Modern conflict in Iraq and Afghanistan has proved to be unlike any other conflict in history. United States and Coalition forces are faced with an insurgent enemy that defies all pre-established Laws of Armed Combat. As we transition from a wartime operations to a peacekeeping environment, it is important to reflect upon the moral and legal struggles that our soldiers face in the line of duty. Certainly, it cannot be easy to distinguish between lawful or unlawful combatants and innocent civilians in a war that lacks a clearly defined enemy. As a result, it is necessary to examine our rules of engagement and our motivations for adherence to them. To do so, one must understand the foundation for United States rules of engagement and their legal applicability in the international arena. Critics would argue that the current situation in Iraq and Afghanistan warrants a new strategy which discounts Laws of Armed Combat in pursuit of success; in other words, justifying our desired ends by their necessary means. Nevertheless, it is pertinent that the United States remain resolute in will, combating our enemies with respect to the ethical and legal guidelines laid out by the international community. In doing so, the virtues of freedom and democracy are better served, both domestically and abroad. In modern conflict involving combat against insurgents and terrorists, the United States’ political structure and reputation necessitates adherence to specific rules of engagement that are in agreement with pre-established Laws of Armed Combat. Such adherence may somewhat compromise the safety of Coalition soldiers in Afghanistan and Iraq, but the defense of universal human rights and the foundations of international law is arguably of the utmost importance if we wish to ensure stability and security within the international system.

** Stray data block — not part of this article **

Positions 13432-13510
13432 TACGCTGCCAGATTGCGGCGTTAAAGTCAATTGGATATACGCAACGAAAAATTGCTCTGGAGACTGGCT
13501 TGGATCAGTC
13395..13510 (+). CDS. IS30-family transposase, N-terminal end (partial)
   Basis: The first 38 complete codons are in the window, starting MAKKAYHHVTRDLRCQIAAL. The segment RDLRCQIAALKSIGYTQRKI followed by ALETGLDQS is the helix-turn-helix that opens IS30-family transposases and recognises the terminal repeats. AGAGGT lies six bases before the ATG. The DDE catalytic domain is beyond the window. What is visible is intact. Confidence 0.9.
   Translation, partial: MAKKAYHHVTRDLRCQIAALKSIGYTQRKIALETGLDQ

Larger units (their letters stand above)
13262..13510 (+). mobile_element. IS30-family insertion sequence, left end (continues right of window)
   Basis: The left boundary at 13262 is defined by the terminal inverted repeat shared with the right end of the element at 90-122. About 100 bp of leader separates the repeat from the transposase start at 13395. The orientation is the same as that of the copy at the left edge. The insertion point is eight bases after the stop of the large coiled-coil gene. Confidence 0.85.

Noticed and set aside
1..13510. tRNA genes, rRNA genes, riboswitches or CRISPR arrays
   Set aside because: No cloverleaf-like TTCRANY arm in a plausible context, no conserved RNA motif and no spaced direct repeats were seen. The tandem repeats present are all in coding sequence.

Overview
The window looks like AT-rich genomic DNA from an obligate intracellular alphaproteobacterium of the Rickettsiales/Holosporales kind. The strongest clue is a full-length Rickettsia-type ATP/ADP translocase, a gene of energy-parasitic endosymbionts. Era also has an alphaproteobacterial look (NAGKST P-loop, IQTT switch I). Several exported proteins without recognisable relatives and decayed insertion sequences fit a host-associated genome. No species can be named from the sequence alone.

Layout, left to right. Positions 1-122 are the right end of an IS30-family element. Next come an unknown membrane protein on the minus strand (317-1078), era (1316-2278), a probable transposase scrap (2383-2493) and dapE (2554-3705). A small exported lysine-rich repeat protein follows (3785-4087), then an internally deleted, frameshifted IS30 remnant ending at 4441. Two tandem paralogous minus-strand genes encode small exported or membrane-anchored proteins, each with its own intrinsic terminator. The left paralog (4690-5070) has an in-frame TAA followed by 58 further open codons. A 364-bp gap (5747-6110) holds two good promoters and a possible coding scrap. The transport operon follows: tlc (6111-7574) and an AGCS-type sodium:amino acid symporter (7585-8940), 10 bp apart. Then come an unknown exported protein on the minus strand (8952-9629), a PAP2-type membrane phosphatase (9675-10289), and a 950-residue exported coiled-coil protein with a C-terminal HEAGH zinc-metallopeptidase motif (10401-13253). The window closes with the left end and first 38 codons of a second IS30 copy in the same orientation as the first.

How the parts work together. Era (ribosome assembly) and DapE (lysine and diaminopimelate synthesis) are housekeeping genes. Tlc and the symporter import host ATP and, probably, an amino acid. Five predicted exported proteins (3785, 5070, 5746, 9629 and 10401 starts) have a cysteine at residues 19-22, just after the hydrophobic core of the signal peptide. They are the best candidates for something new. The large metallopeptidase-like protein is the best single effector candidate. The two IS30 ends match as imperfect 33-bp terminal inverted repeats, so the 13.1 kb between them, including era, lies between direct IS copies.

"Rules Of Engagement: Seeking Moral and Legal Sufficiency in the 21st Century,"
Global Tides: Vol. 2, Article 4.
Available at: https://digitalcommons.pepperdine.edu/globaltides/vol2/iss1/4